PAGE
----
Monday, May 26, 2014

Hiking: Mount Monadnock

It's Memorial Day here in the US. It was Victoria Day in Canada last weekend, but of course the US doesn't celebrate the birth of British monarchs, so I went to work and waited for this weekend for an extra day off. Honestly, I worked today too, but only my Canadian job, since my Albertan co-workers were in their offices at the University of Alberta.

However, I digress.

Today is Memorial Day, and to take advantage of the three day weekend Andrew and I went hiking on Saturday. Originally I'd hoped to go to the Appalachians, but they're a three hour drive away (much like how the Rockies are three hours away from Edmonton). In around-about way (Googling hikes in Vermont) I discovered another potential hike site: Mount Monadnock, which according to their website is the third most visited mountain in the world. It's located in New Hampshire, but it's only an hour and a half drive away.

As the weekend grew closer we hummed and hawed over whether or not we should go. The forecast was iffy (chance of rain), and the last thing we wanted was to be stuck halfway up the mountain in a downpour. In the end we decided the actual chance of rain was low enough to warrant going, and if it turned out to be cloudy, it would make better conditions for hiking anyway. A blazing sun leads to lots of sunscreen, and sweating.

So, the hike. We parked at Gilson Pond, and started out on the Birchtoft path. From the trailhead, the distance to the summit is 3.4 miles/5.5 kilometers, with a beginning altitude of 1300 feet/396 meters.
The trail started out reasonably easy. After 1.25 hours we'd covered 3 kilometers and were thinking to ourselves, there was no way this trail is going to take us 5-6 hours to complete (what the staff at the check in booth had told us).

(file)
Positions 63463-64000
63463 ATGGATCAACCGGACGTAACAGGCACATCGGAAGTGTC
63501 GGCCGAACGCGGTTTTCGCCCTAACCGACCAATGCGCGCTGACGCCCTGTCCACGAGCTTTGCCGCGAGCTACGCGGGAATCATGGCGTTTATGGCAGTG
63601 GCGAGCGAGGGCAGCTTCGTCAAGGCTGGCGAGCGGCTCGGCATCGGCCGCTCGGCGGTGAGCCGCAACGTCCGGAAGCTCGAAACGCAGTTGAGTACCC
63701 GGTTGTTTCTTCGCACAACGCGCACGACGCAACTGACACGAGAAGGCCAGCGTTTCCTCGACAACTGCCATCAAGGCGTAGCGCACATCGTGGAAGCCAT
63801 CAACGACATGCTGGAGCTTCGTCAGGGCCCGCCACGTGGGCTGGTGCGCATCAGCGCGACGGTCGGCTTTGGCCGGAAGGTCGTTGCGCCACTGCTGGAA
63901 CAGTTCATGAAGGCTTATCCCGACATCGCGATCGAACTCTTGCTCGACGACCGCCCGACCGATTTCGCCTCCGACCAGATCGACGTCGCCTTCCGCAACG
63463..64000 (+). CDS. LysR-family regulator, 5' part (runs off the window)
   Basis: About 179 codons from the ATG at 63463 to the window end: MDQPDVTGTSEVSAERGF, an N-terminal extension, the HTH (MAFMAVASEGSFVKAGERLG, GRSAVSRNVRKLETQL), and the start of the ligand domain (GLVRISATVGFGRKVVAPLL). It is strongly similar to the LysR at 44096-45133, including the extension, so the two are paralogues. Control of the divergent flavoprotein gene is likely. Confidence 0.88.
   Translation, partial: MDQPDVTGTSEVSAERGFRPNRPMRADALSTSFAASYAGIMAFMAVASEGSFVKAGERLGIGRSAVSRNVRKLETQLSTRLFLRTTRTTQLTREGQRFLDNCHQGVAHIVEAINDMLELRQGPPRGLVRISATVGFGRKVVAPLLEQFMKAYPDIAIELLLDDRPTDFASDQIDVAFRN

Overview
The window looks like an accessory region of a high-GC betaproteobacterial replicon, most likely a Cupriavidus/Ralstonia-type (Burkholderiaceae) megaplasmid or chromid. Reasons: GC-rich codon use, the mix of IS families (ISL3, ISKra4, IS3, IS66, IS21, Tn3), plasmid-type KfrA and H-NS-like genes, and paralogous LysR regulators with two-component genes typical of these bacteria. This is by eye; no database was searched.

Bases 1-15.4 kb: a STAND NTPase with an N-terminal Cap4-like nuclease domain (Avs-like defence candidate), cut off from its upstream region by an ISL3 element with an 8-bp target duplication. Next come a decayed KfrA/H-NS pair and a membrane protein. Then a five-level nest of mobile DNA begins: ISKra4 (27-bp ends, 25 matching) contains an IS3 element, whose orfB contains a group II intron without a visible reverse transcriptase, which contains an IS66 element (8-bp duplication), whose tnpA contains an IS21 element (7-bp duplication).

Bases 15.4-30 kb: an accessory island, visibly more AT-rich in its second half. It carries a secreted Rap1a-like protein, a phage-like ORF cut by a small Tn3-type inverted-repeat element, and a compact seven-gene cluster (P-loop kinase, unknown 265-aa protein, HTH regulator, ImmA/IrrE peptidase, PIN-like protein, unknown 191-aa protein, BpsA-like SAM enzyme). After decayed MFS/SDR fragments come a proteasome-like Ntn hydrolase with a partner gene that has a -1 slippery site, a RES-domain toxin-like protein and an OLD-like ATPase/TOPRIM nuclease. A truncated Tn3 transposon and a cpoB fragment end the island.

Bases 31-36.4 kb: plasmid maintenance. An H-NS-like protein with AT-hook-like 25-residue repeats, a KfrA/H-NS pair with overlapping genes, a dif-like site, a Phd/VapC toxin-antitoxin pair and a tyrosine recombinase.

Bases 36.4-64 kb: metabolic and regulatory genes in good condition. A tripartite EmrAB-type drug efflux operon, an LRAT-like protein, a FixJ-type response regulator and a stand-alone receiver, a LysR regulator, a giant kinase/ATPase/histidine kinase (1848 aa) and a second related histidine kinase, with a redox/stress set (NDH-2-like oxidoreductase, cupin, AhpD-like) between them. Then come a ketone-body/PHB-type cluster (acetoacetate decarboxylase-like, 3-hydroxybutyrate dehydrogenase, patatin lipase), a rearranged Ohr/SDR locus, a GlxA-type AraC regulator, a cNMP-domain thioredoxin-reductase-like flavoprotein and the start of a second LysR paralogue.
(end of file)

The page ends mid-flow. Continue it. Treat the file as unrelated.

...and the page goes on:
The lovely Andrew, out on the trail.
Me, of course. I downed 1.5 liters of water during the course of the hike.
Although all the snow had melted off the mountain, there was still a lot of water on the trails. It made the return trip extra tricky having to be careful not to slip.
A look out point, a little over half way up the mountain.
The last trail crossing pointing us to the summit (or on to another trail).
The summit of Mount Monadnock off in the distance. Once we got close to the tree line we had to follow carins to guide us to the top.
At the top of the mountain, elevation 3,165 feet/965 metres. It took us 2.5 hours (minus 15 minutes for a lunch stop where we each devoured half a loaf of bread).
The view from the top. It was cloudy, but we could see enough around us to make it worthwhile. We stayed for fifteen minutes to rest our feet and refuel, then headed back down.
An example of the steep rock face we had to climb. I thought it was fun to have to scrabble up--albeit challenging.
I would definitely go back if we had the chance, maybe camp there for a night or two and check out some of the other trails, or rent a canoe or kayak.



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